Federal Canberra MP David Smith has doubled down on his anti-coal position following revelations last week concerning pro-coal Otis group emails.
Accidentally-leaked emails were sent between a group of 20 Labor MPs who met at the Otis Dining Hall in Kingston to discuss the party’s position over coal.
Not all MPs in the email chain attended. Mr Smith says he received an invitation by phone to attend a dinner which he declined.
The federal member for Bean, which covers the south of the ACT, told Region Media the whole story has been blown out of proportion.
“There is not a group. That was a complete beat-up about a dinner of MPs. It is just rubbish,” Mr Smith said.
“As far as I know they only had one dinner and I did not even know who was going and who wasn’t.
“I was invited and did not go. I had a better offer.”
Labor leader Anthony Albanese recently said there was no place for new coal-fired power plants in Australia, and Mr Smith said he supports the position.
“I do not support coal power stations, of course not. It is going to be a redundant technology for coal power stations in five to ten years,” he said.
Mr Smith said new coal fire power plants do not stack up economically.
“The subsidies that it requires means that it does not stack up at all,” he said.
“That group was not meeting about that, they were talking about the community. There is an issue about what happens with work in those communities.
“You need to find a way to provide other opportunities to those communities as they transition out of those industries.”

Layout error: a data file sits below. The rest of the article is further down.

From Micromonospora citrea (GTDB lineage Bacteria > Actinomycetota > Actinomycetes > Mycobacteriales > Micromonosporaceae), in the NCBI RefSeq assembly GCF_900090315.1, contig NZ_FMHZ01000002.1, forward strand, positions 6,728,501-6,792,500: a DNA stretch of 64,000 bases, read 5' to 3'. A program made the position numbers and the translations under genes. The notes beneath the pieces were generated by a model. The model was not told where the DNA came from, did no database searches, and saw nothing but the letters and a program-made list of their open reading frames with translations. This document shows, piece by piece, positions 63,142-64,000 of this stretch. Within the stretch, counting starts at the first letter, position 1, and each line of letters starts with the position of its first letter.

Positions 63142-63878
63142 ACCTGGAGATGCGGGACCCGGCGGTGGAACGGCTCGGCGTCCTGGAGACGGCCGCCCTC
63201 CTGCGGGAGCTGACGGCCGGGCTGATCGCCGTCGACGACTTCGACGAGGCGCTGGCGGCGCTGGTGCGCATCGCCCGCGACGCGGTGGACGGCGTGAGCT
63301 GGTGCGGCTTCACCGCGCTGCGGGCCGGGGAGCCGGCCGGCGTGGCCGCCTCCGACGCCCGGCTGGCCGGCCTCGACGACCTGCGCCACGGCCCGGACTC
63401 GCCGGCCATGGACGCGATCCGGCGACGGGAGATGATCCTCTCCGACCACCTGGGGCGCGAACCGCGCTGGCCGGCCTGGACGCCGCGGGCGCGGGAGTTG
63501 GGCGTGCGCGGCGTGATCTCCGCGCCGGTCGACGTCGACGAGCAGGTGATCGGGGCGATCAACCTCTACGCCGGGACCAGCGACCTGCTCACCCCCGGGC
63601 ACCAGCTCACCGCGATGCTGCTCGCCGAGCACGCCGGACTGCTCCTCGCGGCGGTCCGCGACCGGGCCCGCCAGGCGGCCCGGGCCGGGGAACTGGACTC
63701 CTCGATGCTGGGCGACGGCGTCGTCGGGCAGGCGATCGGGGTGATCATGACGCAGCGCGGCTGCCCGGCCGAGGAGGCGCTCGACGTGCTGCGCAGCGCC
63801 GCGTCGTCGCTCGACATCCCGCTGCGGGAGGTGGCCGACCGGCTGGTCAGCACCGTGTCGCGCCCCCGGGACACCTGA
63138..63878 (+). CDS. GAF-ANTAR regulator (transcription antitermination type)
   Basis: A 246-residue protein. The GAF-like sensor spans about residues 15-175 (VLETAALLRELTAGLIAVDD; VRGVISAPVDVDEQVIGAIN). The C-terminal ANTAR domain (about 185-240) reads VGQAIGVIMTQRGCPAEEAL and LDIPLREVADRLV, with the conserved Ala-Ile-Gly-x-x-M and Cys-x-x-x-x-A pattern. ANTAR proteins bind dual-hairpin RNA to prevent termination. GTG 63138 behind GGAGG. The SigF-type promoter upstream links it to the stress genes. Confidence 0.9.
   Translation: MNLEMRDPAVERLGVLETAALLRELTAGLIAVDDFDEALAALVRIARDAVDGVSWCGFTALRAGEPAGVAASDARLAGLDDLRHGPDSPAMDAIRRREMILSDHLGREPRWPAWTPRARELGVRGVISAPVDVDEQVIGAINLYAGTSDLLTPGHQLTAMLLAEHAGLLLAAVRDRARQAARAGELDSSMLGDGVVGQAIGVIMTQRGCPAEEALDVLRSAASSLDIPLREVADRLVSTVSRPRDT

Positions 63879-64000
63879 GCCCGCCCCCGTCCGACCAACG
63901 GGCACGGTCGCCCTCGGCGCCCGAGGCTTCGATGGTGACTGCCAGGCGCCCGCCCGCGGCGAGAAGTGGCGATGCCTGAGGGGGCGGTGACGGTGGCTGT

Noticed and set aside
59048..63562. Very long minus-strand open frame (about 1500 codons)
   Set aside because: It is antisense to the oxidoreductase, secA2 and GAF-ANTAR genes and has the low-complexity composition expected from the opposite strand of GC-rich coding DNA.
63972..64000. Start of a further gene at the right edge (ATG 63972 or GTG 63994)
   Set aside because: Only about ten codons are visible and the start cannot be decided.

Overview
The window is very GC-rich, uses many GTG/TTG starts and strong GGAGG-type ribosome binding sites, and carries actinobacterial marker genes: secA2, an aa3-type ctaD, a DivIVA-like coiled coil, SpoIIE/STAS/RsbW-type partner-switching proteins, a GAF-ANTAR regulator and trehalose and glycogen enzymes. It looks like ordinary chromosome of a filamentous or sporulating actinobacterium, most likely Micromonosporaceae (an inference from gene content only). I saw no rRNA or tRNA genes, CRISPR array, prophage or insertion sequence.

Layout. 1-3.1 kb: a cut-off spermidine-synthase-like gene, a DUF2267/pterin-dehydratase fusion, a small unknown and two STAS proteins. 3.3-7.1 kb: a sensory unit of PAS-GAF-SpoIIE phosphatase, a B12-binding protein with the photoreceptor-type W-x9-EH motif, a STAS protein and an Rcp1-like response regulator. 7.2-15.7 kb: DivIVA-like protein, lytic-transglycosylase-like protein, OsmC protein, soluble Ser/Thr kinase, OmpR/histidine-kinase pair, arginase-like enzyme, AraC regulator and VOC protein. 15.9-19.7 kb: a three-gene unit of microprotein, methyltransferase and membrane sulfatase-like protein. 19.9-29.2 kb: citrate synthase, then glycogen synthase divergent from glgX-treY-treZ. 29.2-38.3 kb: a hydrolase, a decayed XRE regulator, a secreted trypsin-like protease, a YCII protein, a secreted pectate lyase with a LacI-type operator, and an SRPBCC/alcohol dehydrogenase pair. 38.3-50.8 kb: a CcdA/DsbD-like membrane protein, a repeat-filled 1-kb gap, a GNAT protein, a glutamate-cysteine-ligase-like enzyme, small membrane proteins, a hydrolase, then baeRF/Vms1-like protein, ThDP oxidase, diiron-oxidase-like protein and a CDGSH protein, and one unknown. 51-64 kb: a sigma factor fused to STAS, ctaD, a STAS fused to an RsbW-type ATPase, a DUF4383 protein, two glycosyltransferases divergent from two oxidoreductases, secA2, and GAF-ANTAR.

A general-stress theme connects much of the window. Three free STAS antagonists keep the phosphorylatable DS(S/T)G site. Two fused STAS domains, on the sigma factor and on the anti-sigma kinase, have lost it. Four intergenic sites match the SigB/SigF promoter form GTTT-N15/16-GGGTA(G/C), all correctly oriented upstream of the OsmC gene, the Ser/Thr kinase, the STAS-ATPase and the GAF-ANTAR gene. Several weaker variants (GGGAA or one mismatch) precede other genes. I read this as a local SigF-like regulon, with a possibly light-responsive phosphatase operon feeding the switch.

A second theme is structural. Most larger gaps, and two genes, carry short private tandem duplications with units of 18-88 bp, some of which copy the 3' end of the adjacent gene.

Mr Albanese released the party’s new emissions reductions and renewable energy targets today following criticism of the party’s position on coal.
Federal Labor has adopted a target of net-zero carbon emissions by 2050, with an initial 45 per cent reduction by 2030, bringing it in line with NSW and Victoria.
The ACT has a policy of net-zero emissions by 2045.
Mr Smith insists the party is unified in its position on coal.
“There is a relatively consistent position across the party. It is not a simple issue but I think Albanese has been quite right in his approach,” he said.
“In terms of our policy process, our national conference is in December this year so policy and platform are evolving. You do not put out your policy platform two years before an election.
“But there is a lot of conversation about policy areas at the moment and different people feed into those processes.”
Labor frontbencher Joel Fitzgibbon, who was a part of the Otis group, previously said he wanted Labor to re-embrace the coal industry after Bill Shorten’s election campaign was hammered in his electorate of Hunter.
Mr Fitzgibbon suffered a 9.5% swing against him at the 2019 Federal election in his NSW seat of Hunter, partly because of Labor’s ambiguous language on Adani, combined with some anti-coal rhetoric within the coal mining community in the Hunter Valley region an election review found.
Deputy Leader, Richard Marles, who was not on the Otis emails, similarly refused to rule out supporting new coal developments in early February but said it would be a “good thing” if the thermal coal market collapsed.